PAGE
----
note: the ten municipalities followed by Skopje in parentheses collectively constitute "greater Skopje"
8 September 1991 (referendum by registered voters endorsing independence from Yugoslavia)
National holiday:
Uprising Day, 2 August (1903); note - also known as Saint Elijah's Day and Ilinden
adopted 17 November 1991, effective 20 November 1991; amended November 2001 by a series of new constitutional amendments strengthening minority rights
Legal system:
based on civil law system; judicial review of legislative acts
18 years of age; universal
Executive branch:
chief of state: President Branko CRVENKOVSKI (since 12 May 2004)
head of government: Prime Minister Vlado BUCKOVSKI (since 17 December 2004)
cabinet: Council of Ministers elected by the majority vote of all the deputies in the Assembly; note - current cabinet formed by the government coalition parties SDSM, LDP, and BDI
elections: president elected by popular vote for a five-year term; two-round election last held 14 April and 28 April 2004 (next to be held April 2009); prime minister elected by the Assembly; election last held 1 November 2002 (next to be held NA 2006)
election results: Branko CRVENKOVSKI elected president on second-round ballot; percent of vote - Branko CRVENKOVSKI 62.7%, Sasko KEDEV 37.3%; Vlado BUCKOVSKI elected prime minister by the Assembly
Legislative branch:
unicameral Assembly or Sobranie (120 seats - members elected by popular vote from party lists based on the percentage of the overall vote the parties gain in each of six electoral districts; all serve four-year terms)
elections: last held 15 September 2002 (next to be held NA 2006)
election results: percent of vote by party - NA%; seats by party - Together for Macedonia coalition 60 (SDSM 43, LDP 12, others 5), VMRO-DPMNE 33 (VMRO 28 and LDT 5), Democratic Union for Integration 16, Democratic Party of Albanians 7, Party for Democratic Prosperity 2, National Democratic Party 1, Socialist Party of Macedonia 1
Judicial branch:
Supreme Court - the Assembly appoints the judges; Constitutional Court - the Assembly appoints the judges; Republican Judicial Council - the Assembly appoints the judges
Political parties and leaders:
Democratic Alliance [Pavle TRAJANOV]; Democratic Alternative or DA [Vasil TUPURKOVSKI, president]; Democratic League of the Bosniaks [Rafet MUMINOVIC]; Democratic Party of Albanians or PDSH/DPA [Arben XHAFERI, president]; Democratic Party of Serbs [Ivan STOILJKOVIC]; Democratic Party of Turks [Kenan HASIPI]; Democratic Republican Union of Macedonia or DRUM [Dosta DIMOVSKA]; Democratic Union of Vlachs for Macedonia [leader NA]; Democratic Union for Integration or BDI/DUI [Ali AHMETI]; Internal Macedonian Revolutionary Organization-Agrarian Party or VMRO-Agrarian Party [Marjan GJORCEV]; Internal Macedonian Revolutionary Organization-Democratic Party for Macedonian National Unity or VMRO-DPMNE (including VMRO and LDT) [Nikola GRUEVSKI]; Internal Macedonian Revolutionary Organization-True Macedonian Option or VMRO-Vistinska [Boris ZMEJKOVSKI]; Internal Macedonian Revolutionary Organization-Macedonian [Boris STOJMENOV]; Internal Macedonian Revolutionary Organization-People's Party or VMRO-Narodna [Vesna JANEVSKA]; League for Democracy [Gjorgi MARJANOVIC]; Liberal Democratic Party or LDP [Risto PENOV]; Liberal Party [Stojan ANDOV]; National Democratic Party or PDK [Basri HALITI]; National Farmers' Party [Vejljo TANTAROV]; Party for Democratic Prosperity or PPD/PDP [Abduljhadi VEJSELI]; Social Democratic Alliance of Macedonia or SDSM [Vlado BUCKOVSKI, president]; Socialist Party of Macedonia or SP [Ljubisav IVANOV, president]; Together for Macedonia coalition (including the SDSM and LDP) [Vlado BUCKOVSI]; United Party for Emancipation or OPE [Nezdet MUSTAFA]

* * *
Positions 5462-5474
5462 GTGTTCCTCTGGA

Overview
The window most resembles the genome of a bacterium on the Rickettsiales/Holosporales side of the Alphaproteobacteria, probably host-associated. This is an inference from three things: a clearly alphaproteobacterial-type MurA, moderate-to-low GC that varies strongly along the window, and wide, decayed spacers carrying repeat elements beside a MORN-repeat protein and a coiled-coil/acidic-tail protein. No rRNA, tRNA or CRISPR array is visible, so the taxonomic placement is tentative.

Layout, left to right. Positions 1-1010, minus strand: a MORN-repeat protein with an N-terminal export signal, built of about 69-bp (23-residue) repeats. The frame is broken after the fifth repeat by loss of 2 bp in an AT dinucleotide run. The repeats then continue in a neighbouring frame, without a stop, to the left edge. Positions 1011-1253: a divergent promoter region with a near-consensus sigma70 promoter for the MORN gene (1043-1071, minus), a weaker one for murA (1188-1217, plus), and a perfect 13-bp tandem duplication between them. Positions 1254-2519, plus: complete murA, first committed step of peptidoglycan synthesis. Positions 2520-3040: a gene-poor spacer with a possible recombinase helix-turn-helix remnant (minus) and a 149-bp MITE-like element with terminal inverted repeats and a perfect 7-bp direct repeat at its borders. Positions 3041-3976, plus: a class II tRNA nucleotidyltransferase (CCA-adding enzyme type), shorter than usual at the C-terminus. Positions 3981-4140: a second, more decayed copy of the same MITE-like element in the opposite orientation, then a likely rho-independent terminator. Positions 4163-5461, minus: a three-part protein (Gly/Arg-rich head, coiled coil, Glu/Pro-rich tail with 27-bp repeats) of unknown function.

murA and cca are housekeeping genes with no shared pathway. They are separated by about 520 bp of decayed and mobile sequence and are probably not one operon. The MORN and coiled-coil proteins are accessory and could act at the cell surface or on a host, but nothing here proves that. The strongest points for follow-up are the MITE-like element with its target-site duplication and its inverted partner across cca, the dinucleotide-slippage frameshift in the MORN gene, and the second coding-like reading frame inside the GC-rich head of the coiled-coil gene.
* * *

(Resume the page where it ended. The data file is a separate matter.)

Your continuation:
Political pressure groups and leaders:
Civic Movement of Macedonia [Gordana SILJANOVSKA]; Movement for Macedonia's Euro-Atlantic Integration [Dosta DIMOVSKA]
International organization participation:
Diplomatic representation in the US:
chief of mission: Ambassador Nikola DIMITROV
chancery: Suite 302, 1101 30th Street NW, Washington, DC 20007
telephone: [1] (202) 337-3063
FAX: [1] (202) 337-3093
consulate(s) general: Southfield (Michigan)
Diplomatic representation from the US:
chief of mission: Ambassador Lawrence Edward BUTLER
embassy: Bul. Ilindenska bb, 1000 Skopje
mailing address: American Embassy Skopje, Department of State, 7120 Skopje Place, Washington, DC 20521-7120 (pouch)
telephone: [389] 2 311-6180
FAX: [389] 2 311-7103
Flag description:
a yellow sun with eight broadening rays extending to the edges of the red field
Economy Macedonia
Economy - overview:
At independence in September 1991, Macedonia was the least developed of the Yugoslav republics, producing a mere 5% of the total federal output of goods and services. The collapse of Yugoslavia ended transfer payments from the center and eliminated advantages from inclusion in a de facto free trade area. An absence of infrastructure, UN sanctions on the down-sized Yugoslavia, one of its largest markets, and a Greek economic embargo over a dispute about the country's constitutional name and flag hindered economic growth until 1996. GDP subsequently rose each year through 2000. However, the leadership's commitment to economic reform, free trade, and regional integration was undermined by the ethnic Albanian insurgency of 2001. The economy shrank 4.5% because of decreased trade, intermittent border closures, increased deficit spending on security needs, and investor uncertainty. Growth barely recovered in 2002 to 0.9%, then rose by a moderate 3.4% in 2003, and is estimated at 1.3% in 2004. Unemployment at one-third of the workforce remains a critical economic problem. Much of the extensive grey market activity falls outside official statistics.